Zinecard (Dexrazoxane)


Pharmacia & Upjohn


Cardioprotective Agent

Action And Clinical Pharmacology: Dexrazoxane is a cyclic derivative of EDTA which, unlike EDTA, readily penetrates cell membranes. Dexrazoxane was shown to be able to protect the myocardium from anthracycline-induced cardiotoxicity. The mechanism by which dexrazoxane exerts its cardioprotective activity is not fully understood. Results of laboratory studies suggest that dexrazoxane is converted intracellularly to an open-ringed chelating agent which interferes with iron-mediated free radical generation thought to be responsible, in part, for anthracycline-induced cardiotoxicity.

The efficacy of dexrazoxane in preventing/reducing the incidence and severity of doxorubicin-induced cardiomyopathy was demonstrated in a series of prospective studies. In these studies, patients were treated with a doxorubicin-containing regimen and either dexrazoxane or placebo starting with the first course of chemotherapy. Cardiac function was assessed by measurement of the left ventricular ejection fraction (LVEF) utilizing resting multigated nuclear medicine (MUGA) scans and by clinical evaluations. Patients receiving dexrazoxane had significantly smaller mean decreases from baseline in LVEF and lower incidences of congestive heart failure than the control group. The difference in decline from baseline in LVEF was evident beginning with a cumulative doxorubicin dose of 150 mg/mand reached statistical significance in patients who received 400 mg/mof doxorubicin. The studies also assessed the effect of the addition of dexrazoxane on the antitumor efficacy of the chemotherapy regimens. In one of the studies (the largest of the breast cancer studies) patients with advanced breast cancer receiving fluorouracil, Adriamycin and cyclophosphamide (FAC) with dexrazoxane had a lower response rate and a shorter time to progression than patients on the control arm although the survival of the patients who did or did not receive dexrazoxane with FAC was similar. It appears that dexrazoxane may potentiate doxorubicin toxicity in some patients, thus causing increased early dropout rate or decreased dose-intensity. More nonresponders dropped out by course 3 in the dexrazoxane arm. The nonresponders correlated to dose delays due to additive myelotoxicity.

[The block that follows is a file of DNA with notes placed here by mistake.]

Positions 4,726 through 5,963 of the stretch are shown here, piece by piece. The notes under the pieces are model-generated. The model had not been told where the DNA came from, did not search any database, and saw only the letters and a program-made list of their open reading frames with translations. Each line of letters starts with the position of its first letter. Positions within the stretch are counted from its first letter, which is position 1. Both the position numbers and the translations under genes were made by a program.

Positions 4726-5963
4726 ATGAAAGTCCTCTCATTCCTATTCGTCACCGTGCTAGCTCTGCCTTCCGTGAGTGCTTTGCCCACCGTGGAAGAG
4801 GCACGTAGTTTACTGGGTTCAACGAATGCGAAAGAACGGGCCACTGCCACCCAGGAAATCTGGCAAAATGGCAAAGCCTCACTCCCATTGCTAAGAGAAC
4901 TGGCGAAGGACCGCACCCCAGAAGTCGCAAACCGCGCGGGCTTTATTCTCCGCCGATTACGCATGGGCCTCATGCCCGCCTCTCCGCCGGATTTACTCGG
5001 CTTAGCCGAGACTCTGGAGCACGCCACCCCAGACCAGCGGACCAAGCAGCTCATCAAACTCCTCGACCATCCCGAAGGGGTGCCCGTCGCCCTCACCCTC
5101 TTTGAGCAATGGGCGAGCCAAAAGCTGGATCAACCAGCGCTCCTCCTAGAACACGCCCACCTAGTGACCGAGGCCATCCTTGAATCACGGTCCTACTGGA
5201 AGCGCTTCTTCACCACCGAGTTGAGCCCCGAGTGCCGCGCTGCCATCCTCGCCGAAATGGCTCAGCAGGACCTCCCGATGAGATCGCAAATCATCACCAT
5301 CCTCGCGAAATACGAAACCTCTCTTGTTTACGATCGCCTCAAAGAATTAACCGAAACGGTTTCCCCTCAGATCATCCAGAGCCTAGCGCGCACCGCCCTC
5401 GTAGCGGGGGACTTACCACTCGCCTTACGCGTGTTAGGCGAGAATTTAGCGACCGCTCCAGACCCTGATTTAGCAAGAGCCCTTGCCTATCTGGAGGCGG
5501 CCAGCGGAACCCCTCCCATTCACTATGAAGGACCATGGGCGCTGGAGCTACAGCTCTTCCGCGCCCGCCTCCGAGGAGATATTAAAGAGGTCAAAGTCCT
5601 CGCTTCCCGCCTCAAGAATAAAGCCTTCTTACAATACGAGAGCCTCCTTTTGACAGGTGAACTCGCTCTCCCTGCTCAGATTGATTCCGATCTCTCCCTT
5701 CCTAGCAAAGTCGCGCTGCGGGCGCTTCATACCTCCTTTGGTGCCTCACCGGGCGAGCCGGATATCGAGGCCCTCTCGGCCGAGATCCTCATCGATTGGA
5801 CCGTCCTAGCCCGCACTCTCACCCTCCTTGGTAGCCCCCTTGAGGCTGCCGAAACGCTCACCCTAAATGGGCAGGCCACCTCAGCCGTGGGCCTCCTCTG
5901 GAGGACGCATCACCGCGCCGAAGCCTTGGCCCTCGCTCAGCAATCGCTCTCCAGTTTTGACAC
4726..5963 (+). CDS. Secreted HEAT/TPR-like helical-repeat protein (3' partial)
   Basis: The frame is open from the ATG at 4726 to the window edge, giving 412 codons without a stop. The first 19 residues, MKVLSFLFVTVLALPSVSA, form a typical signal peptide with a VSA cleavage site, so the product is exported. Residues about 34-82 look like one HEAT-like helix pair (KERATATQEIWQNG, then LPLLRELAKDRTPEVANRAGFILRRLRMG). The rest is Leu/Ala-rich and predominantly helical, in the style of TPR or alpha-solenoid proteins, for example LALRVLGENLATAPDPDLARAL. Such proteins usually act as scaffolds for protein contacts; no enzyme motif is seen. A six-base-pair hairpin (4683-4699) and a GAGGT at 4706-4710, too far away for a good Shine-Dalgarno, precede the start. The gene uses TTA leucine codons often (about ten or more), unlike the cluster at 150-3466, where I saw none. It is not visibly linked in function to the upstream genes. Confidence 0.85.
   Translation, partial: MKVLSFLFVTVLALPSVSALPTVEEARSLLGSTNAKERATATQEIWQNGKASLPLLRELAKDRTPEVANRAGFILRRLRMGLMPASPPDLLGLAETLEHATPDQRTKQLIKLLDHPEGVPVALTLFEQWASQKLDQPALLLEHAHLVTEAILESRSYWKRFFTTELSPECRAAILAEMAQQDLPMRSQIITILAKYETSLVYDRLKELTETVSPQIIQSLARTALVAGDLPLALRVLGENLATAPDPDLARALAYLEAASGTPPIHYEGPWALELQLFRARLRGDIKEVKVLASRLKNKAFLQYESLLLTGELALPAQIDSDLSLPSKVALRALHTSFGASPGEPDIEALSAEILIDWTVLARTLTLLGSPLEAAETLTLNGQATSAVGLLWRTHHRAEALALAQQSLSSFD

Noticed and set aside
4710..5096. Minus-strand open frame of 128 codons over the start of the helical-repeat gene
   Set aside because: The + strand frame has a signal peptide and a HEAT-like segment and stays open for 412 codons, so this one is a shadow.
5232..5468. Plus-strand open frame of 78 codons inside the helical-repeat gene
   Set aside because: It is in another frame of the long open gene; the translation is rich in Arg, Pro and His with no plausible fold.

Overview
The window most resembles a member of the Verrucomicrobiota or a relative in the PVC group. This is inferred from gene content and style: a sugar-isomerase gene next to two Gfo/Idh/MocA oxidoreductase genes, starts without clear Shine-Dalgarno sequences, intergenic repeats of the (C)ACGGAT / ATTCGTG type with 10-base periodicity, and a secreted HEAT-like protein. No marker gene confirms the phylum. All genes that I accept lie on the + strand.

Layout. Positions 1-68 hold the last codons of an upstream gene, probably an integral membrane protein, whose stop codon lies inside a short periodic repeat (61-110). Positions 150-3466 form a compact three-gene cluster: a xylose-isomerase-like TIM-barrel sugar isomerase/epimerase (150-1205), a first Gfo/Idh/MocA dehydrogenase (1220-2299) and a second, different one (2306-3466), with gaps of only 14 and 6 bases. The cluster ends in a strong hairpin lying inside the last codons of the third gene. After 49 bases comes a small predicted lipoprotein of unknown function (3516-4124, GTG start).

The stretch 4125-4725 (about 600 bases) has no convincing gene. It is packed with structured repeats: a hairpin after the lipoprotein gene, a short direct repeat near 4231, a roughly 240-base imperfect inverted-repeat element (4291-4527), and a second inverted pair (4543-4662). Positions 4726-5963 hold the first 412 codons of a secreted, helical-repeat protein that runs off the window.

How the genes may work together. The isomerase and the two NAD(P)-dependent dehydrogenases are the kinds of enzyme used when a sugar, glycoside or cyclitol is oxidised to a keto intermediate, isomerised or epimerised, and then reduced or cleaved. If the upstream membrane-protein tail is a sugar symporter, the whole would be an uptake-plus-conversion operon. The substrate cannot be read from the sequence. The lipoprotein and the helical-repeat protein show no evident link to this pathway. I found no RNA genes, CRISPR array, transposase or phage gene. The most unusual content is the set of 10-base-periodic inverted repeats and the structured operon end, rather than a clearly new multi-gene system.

Two of the randomized breast cancer studies evaluating the efficacy and safety of FAC with either dexrazoxane or placebo were amended to allow patients on the placebo arm who had attained a cumulative dose of doxorubicin of 300 mg/m(6 courses of FAC) to receive FAC with open-label dexrazoxane for each subsequent course.

Most of these patients had already experienced a partial or complete response or have stable disease. Analyses of these amended studies indicate that significant though not complete cardioprotection can be obtained with the administration of dexrazoxane even after an accumulated dose of 300 mg/mof doxorubicin. In addition, the time to tumor progression and survival of these 2 groups of patients were also compared. Results demonstrate significantly longer overall survival for the group of patients who received dexrazoxane starting with the seventh course of FAC treatment.

Indications And Clinical Uses: For reducing (preventing) the incidence and severity of cardiotoxicity associated with doxorubicin administration for the treatment of breast cancer in patients who have already experienced a partial response or at least maintain stable disease.

Dexrazoxane should be used only with chemotherapy regimens containing doxorubicin.

Dexrazoxane should be used only after tolerance to a full dose doxorubicin has been established (see Precautions).

Contra-Indications: Dexrazoxane should not be used as a chemotherapeutic agent.

Manufacturers’ Warnings In Clinical States: Caution: Dexrazoxane is a potent drug and should be used only by physicians experienced with cancer chemotherapy drugs (see Warnings and Precautions). Blood counts and hepatic function tests should be performed regularly due to the possibility of additive myelosuppressive effects. Dexrazoxane should not be administered in a dose that exceeds 500 mg/m

Dexrazoxane may add to the myelosuppression caused by chemotherapeutic agents.

Dexrazoxane may interfere with the antitumor activity of chemotherapeutic agents.

Pregnancy: Dexrazoxane should be used during pregnancy only if the potential benefit justifies the potential risk to the fetus.

There is no conclusive information about dexrazoxane adversely affecting human fertility, or causing teratogenesis; however, in rats and rabbits, it is teratogenic and embryotoxic. Therefore, women of childbearing potential should be advised to practice effective contraception.

Lactation: Mothers should be advised not to breast-feed while undergoing therapy with dexrazoxane (see Precautions).

Children: Safety and effectiveness in children have not been established.